Ethan Allen

Ethan Allen Monument in Bennington, Vermont

21 January 1738 in Litchfield, Connecticut
12 February 1789 in Burlington, Vermont Republic
Buried at Green Mount Cemetery in Burlington.

  • Narrative of Colonel Ethan Allen’s Captivity, 1779

Ethan Allen, American soldier and frontiersman, was born at Litchfield, Connecticut, on the 10 January 1739. He removed, probably in 1769, to the New Hampshire Grants, where he took up lands. He eventually became a leader of those who refused to recognize the jurisdiction of New York and contended for the organization of the “Grants” into a separate province.

About 1771 he was placed at the head of the Green Mountain Boys, an irregular force organized for resistance to the Yorkers. Soon after the outbreak of the American Revolution, in command of a force raised by some members of the Connecticut Assembly to raise for the purpose, he captured Fort Ticonderoga from its British garrison on 10 May 1775. According to the unverified account of Allen himself, he called upon its commanding officer to surrender in the name of the great Jehovah and the Continental Congress.

When Seth Warner was elected colonel of the Green Mountain Boys in July 1775, Allen, piqued, joined General Philip Schuyler. Later, with a small command and without rank, he accompanied General Richard Montgomery’s expedition to Canada. On 25 September 1775 he was captured by the British near Montreal, and remained a prisoner at Falmouth, England; at Halifax, Nova Scotia; and in New York. Upon his exchange and release on 6 May 1778, he was brevetted colonel by the Continental Congress.

Allen then resumed his opposition to New York as Brigadier General of the militia of Vermont.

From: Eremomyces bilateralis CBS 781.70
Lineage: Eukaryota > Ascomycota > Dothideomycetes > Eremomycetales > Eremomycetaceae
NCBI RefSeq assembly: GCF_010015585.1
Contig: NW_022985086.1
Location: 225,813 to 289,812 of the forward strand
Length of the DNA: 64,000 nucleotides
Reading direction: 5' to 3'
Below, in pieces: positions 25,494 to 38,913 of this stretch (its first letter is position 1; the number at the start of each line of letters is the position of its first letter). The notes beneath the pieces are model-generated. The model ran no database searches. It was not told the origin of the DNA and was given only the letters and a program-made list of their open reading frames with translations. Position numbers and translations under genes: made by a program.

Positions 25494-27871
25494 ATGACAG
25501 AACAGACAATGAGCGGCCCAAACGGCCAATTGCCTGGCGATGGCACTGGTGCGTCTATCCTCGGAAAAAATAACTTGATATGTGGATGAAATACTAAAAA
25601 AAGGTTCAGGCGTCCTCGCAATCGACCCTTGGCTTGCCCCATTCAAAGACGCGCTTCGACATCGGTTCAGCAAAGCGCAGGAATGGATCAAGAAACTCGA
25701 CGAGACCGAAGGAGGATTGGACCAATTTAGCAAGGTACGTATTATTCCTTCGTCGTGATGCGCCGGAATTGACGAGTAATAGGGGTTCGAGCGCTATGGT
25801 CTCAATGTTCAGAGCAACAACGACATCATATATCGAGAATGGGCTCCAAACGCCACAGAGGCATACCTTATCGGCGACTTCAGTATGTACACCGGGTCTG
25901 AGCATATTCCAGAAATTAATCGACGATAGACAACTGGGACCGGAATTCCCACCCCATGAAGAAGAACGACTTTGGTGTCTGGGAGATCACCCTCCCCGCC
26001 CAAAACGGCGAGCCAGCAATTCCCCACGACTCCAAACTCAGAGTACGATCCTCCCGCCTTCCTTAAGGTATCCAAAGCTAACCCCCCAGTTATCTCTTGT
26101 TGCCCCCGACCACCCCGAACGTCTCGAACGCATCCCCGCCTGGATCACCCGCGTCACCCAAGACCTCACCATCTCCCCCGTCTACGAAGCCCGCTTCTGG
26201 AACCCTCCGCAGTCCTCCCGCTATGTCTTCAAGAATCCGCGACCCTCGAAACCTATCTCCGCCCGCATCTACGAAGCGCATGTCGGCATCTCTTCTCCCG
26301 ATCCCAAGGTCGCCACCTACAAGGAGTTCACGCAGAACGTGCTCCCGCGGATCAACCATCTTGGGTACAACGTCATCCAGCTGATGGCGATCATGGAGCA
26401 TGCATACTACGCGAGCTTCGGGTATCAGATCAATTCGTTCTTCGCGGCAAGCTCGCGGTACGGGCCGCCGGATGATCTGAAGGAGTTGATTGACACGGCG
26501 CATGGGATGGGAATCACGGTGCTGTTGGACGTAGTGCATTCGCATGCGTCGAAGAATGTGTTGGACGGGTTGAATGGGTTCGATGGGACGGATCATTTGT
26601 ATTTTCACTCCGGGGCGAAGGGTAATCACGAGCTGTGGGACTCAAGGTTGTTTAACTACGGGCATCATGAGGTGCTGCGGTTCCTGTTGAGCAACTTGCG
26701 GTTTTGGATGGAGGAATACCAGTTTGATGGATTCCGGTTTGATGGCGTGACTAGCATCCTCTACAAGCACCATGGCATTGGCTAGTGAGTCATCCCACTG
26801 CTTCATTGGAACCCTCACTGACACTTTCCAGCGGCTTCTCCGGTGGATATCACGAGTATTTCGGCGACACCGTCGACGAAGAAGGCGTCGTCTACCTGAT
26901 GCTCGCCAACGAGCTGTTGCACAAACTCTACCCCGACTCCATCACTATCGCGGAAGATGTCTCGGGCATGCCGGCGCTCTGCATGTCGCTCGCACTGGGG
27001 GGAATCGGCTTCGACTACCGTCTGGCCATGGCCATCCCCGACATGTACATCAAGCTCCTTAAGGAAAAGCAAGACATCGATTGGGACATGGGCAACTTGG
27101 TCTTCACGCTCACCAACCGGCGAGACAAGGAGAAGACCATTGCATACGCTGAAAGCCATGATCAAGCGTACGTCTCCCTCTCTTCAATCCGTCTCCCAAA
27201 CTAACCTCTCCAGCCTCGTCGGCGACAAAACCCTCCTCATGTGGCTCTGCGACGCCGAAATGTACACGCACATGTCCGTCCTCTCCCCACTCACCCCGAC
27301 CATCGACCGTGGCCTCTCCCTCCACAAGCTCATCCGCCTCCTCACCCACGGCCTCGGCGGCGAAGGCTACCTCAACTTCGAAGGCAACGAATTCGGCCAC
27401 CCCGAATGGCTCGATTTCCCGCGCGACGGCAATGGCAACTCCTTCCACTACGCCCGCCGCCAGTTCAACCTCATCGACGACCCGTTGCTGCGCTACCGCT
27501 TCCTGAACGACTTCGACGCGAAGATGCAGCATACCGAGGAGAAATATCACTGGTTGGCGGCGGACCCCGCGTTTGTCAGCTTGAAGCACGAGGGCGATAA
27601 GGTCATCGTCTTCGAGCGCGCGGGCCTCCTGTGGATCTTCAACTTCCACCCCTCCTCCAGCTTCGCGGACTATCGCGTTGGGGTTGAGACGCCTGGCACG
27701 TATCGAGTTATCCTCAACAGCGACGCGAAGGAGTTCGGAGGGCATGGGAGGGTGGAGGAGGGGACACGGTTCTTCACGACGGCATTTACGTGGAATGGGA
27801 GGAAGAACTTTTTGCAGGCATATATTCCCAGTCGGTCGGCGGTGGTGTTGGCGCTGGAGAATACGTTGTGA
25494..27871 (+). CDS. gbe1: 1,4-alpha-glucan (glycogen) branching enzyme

From 1779 to 1783 — acting with his brother, Ira Allen, and several others — he carried on indirect negotiations with Governor Frederick Haldimand of Canada, who hoped to win the Vermonters over to the British cause. He seems to have assured Haldimand’s agent that I shall do everything in my power to make this state a British province. In March 1781 he wrote to Congress, with characteristic bluster, I am as resolutely determined to defend the independence of Vermont as congress that of the United States, and rather than fail will retire with the hardy Green Mountain Boys into the desolate caverns of the mountains and wage war with human nature at large.

Ethan Allen was a frontier hero of boundless self-confidence, with shrewdness in thought and action equal to almost any emergency. In 1787 he moved to Burlington, Vermont — where he died on 11 February 1789.

Encyclopedia Britannica, 1911 ed.


The Continental soldier often had to provide his own eating utensils, but on occasion they came as standard issue. Maryland troops, for example, were provided a wooden trencher (plate), and bowl, as well as wooden and pewter spoons. Each man would have his knife, of course; and for quaffing his rum, cider, beer, or whiskey, a horn cup, which was extremely light compared with pewter or ceramic. Officers, as might be expected, had more refined utensils. George Washington’s mess kit, for example, was a very elaborate affair housed in a handsome fourteen-compartment wood chest lined with green wool.

Michael Stephenson
Patriot Battles: How the War of Independence Was Fought (2007)